A Church on Every Corner?
Church planting in the South is a loaded statement. There are a lot of assumptions people make and therefore a lot of questions asked about church planting in the South. A question that comes up frequently is why are you planting in a place that has a “church on every corner”? Why don’t you go somewhere that needs churches? Like I said, there are a lot of assumptions made because the truth is, we need more churches even in the South. Some questions I like to follow that particular question up with are the following: Did you know that about 3,700 churches in the US close every year? Did you know we (the Church) are only planting about 4,000 churches in the US every year? That leaves us with only adding about 300 churches a year and this doesn’t even come close to keeping up with population growth. I also share that even though I’m in a place where there is a “church on every corner” there are still well over 80,000 people in my area alone that do not belong to a church. I also ask if they know that new church plants are usually more effective at reaching the lost. There may be a “church on every corner” but that doesn’t mean that those far from God or the marginalized are being reached. God loves them just the same, and therefore, we should care about whether every person has the opportunity to belong to a local church family. We need more churches in the South where there’s a “church on every corner”.
If you do “attend church” in the South and you look around the building, you probably will see people just like you- same economical class, same social class and the same skin color. I’m not saying every church in the South is this way, but I would say that it probably still is the majority. Planting a church that looked more like Revelation 7:9 was important to my husband and me. Our area is a very diverse area. However, most (not all) of the churches in our area are still very segregated. Heaven isn’t going to be segregated and we believe that we can bring Heaven here by walking alongside of each other–together hand in hand. Is it hard sometimes? Yes. Are there misunderstandings sometimes? Yes. Do we always understand each other or the why behind what we do? No. However, being a part of other cultures and having conversations, sometimes hard conversations, has helped me grow SO much in my faith. I have been extended so much grace in times of misunderstandings and mistakes. I have been able to be a small part of the embodiment of the gospel because of the relationships with people who are not like me. I read the Bible through a different lens because of the conversations I’ve had. Scripture was written to and by a minority group of people and trying to understand what it is like to be a minority group has made me understand Scripture differently. This has long been a “blind spot” in the South, but I’m excited that I see some hope and progress being made on this front. The progress is SO MUCH SLOWER than what I would like for it to be; however, the future that I can see arising on this front overwhelms me with joy. The Church should be place where racial and class reconciliation happens even if it’s not happening anywhere else in the community. The Church should be leading the way.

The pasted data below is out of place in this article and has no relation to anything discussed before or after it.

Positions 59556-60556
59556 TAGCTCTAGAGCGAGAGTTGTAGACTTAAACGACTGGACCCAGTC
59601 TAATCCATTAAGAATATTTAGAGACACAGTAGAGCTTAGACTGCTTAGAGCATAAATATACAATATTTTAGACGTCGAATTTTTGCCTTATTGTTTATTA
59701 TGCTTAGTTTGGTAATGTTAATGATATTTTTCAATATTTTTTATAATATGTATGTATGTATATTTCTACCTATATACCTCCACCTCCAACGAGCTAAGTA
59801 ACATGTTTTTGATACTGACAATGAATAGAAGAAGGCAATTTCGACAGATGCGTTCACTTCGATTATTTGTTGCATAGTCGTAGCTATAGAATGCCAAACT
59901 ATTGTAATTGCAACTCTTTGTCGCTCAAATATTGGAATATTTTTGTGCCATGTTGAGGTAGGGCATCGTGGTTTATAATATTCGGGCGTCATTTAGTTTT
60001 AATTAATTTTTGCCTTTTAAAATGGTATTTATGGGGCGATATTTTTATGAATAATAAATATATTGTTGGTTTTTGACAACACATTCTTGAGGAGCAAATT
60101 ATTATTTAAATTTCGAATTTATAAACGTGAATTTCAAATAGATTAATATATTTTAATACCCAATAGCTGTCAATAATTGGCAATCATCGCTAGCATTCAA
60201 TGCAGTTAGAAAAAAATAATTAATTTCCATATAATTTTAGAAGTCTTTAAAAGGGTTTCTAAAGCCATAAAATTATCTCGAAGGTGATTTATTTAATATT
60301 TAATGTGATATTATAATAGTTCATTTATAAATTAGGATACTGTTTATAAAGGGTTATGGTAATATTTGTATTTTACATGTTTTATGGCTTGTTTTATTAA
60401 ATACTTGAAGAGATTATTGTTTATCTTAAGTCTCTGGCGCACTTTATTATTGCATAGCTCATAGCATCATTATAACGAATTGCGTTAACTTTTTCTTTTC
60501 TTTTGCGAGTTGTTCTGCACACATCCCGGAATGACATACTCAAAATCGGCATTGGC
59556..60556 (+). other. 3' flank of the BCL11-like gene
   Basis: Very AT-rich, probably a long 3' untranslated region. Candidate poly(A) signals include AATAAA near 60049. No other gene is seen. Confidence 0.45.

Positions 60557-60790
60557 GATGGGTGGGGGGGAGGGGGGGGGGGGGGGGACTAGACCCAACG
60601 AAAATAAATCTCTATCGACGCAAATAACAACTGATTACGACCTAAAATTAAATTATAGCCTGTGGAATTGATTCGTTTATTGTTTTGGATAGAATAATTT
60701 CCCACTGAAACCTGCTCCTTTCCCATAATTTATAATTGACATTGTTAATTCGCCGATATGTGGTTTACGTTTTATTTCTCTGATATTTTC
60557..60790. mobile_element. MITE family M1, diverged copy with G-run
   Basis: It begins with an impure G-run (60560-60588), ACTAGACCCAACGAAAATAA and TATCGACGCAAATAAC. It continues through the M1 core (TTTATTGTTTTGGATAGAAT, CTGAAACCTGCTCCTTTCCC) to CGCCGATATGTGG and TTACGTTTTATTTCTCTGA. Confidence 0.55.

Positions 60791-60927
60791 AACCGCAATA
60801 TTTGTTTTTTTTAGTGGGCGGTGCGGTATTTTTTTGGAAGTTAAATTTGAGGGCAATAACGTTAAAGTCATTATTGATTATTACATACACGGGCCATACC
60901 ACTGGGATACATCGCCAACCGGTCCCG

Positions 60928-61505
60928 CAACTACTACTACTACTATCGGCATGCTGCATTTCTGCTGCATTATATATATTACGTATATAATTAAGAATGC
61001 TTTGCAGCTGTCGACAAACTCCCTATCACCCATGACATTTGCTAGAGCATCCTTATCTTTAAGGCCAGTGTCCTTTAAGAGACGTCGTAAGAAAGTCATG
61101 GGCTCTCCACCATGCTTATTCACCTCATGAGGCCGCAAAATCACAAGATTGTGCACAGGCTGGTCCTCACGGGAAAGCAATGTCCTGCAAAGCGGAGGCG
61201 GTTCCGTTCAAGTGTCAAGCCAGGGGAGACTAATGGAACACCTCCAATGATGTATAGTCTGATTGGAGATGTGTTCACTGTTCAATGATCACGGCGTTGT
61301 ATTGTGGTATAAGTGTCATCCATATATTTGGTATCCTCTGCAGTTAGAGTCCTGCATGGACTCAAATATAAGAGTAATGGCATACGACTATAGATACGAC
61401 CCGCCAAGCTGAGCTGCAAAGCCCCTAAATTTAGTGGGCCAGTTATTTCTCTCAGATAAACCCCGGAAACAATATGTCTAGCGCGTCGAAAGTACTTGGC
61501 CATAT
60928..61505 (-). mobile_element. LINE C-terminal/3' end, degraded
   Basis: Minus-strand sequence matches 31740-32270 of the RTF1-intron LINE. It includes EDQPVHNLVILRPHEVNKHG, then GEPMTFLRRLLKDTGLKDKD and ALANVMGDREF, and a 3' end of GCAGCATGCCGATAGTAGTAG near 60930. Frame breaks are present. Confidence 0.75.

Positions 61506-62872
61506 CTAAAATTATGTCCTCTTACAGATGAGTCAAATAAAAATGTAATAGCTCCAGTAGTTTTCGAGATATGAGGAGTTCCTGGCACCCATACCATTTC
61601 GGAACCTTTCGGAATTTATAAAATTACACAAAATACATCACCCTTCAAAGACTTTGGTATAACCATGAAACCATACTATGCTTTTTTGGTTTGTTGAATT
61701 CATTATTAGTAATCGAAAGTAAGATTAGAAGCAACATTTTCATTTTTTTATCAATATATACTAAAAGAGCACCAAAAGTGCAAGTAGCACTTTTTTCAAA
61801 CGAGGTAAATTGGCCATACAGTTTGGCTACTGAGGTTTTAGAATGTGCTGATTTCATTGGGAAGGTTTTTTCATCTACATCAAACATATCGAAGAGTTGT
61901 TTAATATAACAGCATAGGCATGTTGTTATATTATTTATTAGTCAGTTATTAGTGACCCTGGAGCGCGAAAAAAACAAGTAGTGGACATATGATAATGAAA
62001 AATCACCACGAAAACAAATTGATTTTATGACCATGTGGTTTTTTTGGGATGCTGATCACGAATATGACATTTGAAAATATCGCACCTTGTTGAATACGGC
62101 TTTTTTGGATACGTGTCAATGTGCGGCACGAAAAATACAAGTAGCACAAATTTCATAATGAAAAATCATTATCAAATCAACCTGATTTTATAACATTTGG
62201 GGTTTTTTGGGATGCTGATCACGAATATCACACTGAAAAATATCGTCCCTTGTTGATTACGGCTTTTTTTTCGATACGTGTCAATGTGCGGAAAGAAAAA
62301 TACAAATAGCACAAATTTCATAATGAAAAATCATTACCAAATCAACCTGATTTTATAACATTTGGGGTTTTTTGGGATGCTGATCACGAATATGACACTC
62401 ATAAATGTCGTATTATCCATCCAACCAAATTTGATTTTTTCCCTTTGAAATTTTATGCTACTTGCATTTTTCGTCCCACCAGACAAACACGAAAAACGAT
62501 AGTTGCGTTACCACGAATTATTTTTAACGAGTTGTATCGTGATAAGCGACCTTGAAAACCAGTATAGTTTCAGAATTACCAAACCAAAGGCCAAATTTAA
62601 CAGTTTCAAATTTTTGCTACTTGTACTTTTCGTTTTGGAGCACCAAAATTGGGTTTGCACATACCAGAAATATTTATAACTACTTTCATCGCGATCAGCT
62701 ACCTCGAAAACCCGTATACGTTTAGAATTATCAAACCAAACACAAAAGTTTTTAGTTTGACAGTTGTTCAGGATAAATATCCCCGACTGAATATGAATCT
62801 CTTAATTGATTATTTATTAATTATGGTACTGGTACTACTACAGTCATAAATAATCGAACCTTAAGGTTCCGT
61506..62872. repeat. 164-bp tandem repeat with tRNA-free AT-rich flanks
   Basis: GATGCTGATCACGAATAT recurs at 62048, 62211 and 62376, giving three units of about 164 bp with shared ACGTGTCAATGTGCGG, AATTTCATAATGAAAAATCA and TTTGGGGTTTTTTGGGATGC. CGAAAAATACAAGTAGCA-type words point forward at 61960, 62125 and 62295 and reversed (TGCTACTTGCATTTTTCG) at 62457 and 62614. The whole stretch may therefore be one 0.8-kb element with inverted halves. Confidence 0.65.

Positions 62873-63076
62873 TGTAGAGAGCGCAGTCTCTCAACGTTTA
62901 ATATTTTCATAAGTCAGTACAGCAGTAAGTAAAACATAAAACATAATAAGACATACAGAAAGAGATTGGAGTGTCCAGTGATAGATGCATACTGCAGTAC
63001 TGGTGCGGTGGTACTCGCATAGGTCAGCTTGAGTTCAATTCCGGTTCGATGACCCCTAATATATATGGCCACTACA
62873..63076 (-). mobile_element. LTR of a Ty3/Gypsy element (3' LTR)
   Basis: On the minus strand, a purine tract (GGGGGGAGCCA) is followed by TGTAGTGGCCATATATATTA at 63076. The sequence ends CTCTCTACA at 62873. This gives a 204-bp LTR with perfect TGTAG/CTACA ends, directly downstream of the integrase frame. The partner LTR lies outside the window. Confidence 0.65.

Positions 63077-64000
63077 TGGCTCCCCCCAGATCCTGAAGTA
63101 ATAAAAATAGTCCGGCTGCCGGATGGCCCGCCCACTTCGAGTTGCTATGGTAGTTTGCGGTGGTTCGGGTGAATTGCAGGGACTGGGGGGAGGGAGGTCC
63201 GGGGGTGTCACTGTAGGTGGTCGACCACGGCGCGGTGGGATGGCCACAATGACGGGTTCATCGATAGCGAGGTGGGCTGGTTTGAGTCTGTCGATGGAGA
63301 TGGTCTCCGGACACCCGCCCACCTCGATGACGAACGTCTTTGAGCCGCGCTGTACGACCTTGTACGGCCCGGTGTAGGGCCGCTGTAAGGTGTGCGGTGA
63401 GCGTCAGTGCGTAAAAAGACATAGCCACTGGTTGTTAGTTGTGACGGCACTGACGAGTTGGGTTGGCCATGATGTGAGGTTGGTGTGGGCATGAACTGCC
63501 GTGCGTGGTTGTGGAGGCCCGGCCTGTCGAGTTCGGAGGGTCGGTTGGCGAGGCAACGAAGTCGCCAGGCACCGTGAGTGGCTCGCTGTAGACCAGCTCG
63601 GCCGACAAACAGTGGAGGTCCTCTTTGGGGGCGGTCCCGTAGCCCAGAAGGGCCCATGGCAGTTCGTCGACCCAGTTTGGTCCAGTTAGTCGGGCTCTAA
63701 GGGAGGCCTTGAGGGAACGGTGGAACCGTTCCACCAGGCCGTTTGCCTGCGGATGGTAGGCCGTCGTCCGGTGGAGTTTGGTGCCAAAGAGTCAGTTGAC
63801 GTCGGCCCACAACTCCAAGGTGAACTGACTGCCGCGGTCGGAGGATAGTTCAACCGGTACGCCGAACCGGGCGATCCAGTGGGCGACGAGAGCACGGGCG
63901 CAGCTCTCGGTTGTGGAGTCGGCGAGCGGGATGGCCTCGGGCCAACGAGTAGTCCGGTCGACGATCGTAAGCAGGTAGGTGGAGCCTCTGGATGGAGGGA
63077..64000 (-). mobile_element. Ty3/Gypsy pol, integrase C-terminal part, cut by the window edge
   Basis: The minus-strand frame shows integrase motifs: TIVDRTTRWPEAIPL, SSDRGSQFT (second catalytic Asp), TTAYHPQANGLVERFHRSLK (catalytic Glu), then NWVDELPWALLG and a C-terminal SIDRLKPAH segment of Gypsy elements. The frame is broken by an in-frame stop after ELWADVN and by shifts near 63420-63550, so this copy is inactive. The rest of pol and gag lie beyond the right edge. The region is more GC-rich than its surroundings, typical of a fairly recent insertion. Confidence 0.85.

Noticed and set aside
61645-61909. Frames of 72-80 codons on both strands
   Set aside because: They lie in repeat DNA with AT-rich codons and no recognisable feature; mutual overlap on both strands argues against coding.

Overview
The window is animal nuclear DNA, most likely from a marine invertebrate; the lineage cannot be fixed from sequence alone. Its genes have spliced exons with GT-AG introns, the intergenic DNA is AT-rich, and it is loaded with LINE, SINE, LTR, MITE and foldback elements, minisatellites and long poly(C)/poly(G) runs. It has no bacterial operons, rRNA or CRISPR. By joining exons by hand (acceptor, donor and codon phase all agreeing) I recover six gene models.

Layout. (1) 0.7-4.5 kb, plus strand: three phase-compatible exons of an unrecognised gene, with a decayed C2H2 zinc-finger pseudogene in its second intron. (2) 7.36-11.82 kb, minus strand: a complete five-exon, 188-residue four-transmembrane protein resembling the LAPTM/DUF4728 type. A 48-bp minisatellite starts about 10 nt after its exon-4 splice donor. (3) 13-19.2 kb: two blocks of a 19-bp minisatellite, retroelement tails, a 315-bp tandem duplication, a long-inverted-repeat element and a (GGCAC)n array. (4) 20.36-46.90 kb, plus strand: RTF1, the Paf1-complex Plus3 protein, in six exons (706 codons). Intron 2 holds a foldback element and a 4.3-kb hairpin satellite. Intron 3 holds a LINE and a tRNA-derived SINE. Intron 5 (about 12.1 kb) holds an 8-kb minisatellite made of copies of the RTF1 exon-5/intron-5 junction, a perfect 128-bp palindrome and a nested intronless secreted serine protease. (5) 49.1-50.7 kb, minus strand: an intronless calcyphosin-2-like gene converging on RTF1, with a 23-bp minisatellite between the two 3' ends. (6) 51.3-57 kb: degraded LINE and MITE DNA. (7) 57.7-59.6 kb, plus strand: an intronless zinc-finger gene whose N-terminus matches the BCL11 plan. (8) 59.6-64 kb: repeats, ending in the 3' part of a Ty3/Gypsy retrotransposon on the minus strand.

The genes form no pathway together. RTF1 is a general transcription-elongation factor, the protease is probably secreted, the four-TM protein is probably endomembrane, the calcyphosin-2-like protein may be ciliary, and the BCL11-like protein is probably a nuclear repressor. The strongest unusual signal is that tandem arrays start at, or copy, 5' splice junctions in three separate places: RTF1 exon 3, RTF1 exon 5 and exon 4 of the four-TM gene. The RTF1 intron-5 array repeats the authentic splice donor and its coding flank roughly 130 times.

One other challenge in the South is southern culture is “churchy”. People wake up on Sunday morning, go the church, and then head out to eat lunch. It’s the thing families do. It’s part of the routine. I’m so afraid for the most part the people sitting in the pews in churches in the South don’t have a relationship with the living God. We need new churches in the South to change up things in such a way that it is all about the relationship with Christ and not about the thing we do.
You may ask, well are there any benefits to planting in the South? I would say yes. People for the most part are cordial and polite. You can walk up to a stranger and they’ll most likely at least listen to you because they’ve been taught to not be “rude” and have southern hospitality. I’ve had so many conversations with complete strangers standing in their front yards and then get invited back for coffee, tea, or a meal at the end of the conversation. Not only have I had full on conversations, even gospel conversations, in front yards, I’ve had people go in and get me a bottle of water because it’s hot in order for us to finish the conversation. Because of that southern hospitality I believe I’ve been in homes that I may not have been invited into in other parts of the country. Regardless of their social or economic status, they will offer what they have even if it means them going without. Good ol’ southern hospitality opens up doors that otherwise might be shut.
The bottom line is we desperately need churches planted in the South because there are people without Christ. We need churches that purposefully call out and step into the “blind spot” of the South. We need churches to lead the way in reconciliation and to embody the gospel. We need churches to break the mold of the normal southern church. We need churches to take people up on their southern hospitality and have Jesus conversations with them. We need churches planted in the South.
Dawn and her husband Matt planted Journey Church in Bowling Green, Kentucky in the fall of 2017. She enjoys working behind the scenes and in the details. In her role with Stadia, she provides support to the team leading projects in our U.S. church planting. Dawn and Matt have been married since 2002 and have 4 beautiful girls.